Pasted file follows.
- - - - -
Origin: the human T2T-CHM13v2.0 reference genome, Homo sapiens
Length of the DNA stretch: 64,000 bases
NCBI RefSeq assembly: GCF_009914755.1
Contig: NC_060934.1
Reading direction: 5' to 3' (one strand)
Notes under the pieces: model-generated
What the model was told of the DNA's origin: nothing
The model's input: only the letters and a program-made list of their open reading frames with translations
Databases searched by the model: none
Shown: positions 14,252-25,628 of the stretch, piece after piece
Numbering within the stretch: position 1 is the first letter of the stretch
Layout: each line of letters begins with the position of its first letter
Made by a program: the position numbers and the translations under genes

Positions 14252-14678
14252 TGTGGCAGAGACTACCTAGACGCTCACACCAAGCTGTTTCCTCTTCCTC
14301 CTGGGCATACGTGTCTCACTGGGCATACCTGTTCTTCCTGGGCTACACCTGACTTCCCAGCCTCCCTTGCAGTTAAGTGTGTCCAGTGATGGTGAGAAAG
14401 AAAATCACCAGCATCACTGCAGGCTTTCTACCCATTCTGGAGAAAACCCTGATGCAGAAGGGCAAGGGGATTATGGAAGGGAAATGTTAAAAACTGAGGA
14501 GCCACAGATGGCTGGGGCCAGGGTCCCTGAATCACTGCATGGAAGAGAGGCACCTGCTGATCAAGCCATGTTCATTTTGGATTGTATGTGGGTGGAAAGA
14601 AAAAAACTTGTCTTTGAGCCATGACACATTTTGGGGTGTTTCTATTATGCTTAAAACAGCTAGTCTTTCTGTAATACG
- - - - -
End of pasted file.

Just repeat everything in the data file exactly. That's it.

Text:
Origin: the human T2T-CHM13v2.0 reference genome, Homo sapiens
Length of the DNA stretch: 64,000 bases
NCBI RefSeq assembly: GCF_009914755.1
Contig: NC_060934.1
Reading direction: 5' to 3' (one strand)
Notes under the pieces: model-generated
What the model was told of the DNA's origin: nothing
The model's input: only the letters and a program-made list of their open reading frames with translations
Databases searched by the model: none
Shown: positions 14,252-25,628 of the stretch, piece after piece
Numbering within the stretch: position 1 is the first letter of the stretch
Layout: each line of letters begins with the position of its first letter
Made by a program: the position numbers and the translations under genes

Positions 14252-14678
14252 TGTGGCAGAGACTACCTAGACGCTCACACCAAGCTGTTTCCTCTTCCTC
14301 CTGGGCATACGTGTCTCACTGGGCATACCTGTTCTTCCTGGGCTACACCTGACTTCCCAGCCTCCCTTGCAGTTAAGTGTGTCCAGTGATGGTGAGAAAG
14401 AAAATCACCAGCATCACTGCAGGCTTTCTACCCATTCTGGAGAAAACCCTGATGCAGAAGGGCAAGGGGATTATGGAAGGGAAATGTTAAAAACTGAGGA
14501 GCCACAGATGGCTGGGGCCAGGGTCCCTGAATCACTGCATGGAAGAGAGGCACCTGCTGATCAAGCCATGTTCATTTTGGATTGTATGTGGGTGGAAAGA
14601 AAAAAACTTGTCTTTGAGCCATGACACATTTTGGGGTGTTTCTATTATGCTTAAAACAGCTAGTCTTTCTGTAATACG